Saturday, February 15, 2014

Fort Sumter

In 1961, the U.S.P.S. began a series commemorating the Civil War centenary. One stamp was issued each year from 1961 to 1965 to coincide with the beginning and end of the five-year war. Each stamp recalled a milestone from a different year of the war.

Fort Sumter was the site for the first fighting of the Civil War. The fort is located on Sullivan’s Island at the entrance to the harbor of Charleston, South Carolina. Construction of the fort began in 1829, and was still in progress in 1861, when the Civil War began. The fort was named after Thomas Sumter, a hero of the American Revolution. On April 28, 1948, the fort was made a national monument. This 4¢ Firing on Fort Sumter stamp was released on 12.4.1961 from Charleston, SC.
When South Carolina seceded from the Union in 1860, plans were made quickly to seize the U.S. forts in the Harbour at Charleston, S.C. – Fort Moultrie and Fort Sumter. The forts were under the command of Major Robert Anderson. Anderson had established his command at Fort Moultrie, but moved to Fort Sumter for its superior defenses.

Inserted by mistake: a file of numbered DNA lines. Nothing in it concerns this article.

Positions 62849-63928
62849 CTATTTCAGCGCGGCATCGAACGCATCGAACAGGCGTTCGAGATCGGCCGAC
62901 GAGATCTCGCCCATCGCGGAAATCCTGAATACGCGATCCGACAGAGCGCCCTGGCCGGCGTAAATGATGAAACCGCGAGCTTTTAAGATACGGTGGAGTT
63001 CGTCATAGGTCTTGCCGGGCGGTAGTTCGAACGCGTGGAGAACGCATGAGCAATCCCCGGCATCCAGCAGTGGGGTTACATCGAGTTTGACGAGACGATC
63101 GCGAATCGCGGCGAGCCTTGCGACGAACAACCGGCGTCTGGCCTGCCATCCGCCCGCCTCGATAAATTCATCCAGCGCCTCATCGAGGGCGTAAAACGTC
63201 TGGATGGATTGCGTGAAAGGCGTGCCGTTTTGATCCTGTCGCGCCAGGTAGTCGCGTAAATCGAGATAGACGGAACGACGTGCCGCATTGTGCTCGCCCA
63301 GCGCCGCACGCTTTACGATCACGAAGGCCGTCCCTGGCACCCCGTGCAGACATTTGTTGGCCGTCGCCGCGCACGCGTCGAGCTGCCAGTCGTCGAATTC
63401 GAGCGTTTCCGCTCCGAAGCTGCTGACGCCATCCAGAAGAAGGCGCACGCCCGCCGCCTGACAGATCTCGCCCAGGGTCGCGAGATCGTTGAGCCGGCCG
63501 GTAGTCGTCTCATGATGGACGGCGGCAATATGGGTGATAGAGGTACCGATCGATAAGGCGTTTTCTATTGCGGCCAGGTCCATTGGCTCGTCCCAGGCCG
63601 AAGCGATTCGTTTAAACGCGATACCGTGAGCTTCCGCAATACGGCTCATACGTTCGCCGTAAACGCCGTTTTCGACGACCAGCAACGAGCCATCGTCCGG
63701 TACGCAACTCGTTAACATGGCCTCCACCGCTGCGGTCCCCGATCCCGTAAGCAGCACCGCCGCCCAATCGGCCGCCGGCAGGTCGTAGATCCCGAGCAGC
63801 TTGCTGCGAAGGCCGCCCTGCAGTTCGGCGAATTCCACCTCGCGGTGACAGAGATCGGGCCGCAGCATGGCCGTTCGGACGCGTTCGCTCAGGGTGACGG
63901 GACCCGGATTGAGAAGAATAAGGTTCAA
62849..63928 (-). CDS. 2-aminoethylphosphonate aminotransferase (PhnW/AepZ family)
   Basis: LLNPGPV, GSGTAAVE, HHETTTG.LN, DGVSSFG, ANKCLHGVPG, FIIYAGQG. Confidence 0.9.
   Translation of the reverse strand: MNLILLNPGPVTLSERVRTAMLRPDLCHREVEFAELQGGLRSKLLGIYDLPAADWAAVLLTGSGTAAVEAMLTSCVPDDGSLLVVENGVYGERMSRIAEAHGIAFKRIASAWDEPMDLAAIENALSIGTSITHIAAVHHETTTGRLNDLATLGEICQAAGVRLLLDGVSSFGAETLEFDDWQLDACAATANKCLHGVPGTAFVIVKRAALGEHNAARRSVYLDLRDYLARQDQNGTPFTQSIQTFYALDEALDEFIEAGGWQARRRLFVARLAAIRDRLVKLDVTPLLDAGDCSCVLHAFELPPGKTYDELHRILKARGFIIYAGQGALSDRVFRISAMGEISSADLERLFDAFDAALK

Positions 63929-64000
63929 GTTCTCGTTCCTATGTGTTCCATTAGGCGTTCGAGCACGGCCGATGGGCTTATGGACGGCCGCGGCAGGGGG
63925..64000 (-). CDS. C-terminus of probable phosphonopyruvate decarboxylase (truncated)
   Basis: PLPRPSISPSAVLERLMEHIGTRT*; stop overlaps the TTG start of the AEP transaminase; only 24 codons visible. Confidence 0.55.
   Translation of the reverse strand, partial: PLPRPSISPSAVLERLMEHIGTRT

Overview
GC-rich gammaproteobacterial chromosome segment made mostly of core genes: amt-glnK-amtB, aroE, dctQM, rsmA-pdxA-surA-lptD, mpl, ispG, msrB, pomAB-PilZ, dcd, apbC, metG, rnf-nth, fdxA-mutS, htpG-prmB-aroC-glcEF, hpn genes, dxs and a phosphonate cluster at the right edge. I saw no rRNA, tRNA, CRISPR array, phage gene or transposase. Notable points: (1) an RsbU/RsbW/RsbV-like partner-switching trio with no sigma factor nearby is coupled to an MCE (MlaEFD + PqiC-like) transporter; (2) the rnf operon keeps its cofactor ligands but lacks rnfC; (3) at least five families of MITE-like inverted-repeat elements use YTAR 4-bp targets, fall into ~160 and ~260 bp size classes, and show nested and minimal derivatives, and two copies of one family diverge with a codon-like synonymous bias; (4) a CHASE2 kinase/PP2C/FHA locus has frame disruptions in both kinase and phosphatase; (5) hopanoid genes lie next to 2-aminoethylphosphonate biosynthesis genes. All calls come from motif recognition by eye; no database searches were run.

Fort Sumter was of little strategic importance to the U.S. It was incomplete, and all 60 of its guns faced the sea. However, it became a symbol of national unity. To President Lincoln, giving up the fort meant accepting secession. After demands for surrender, Confederate forces began a fierce bombardment of Fort Sumter on April 12, 1861. Two days later, Union forces evacuated the fort. The Confederates allowed Anderson and his men to leave with their flag and weapons. Union forces regained control of Fort Sumter in February 1865.

Thank you Merja.

No comments:

Post a Comment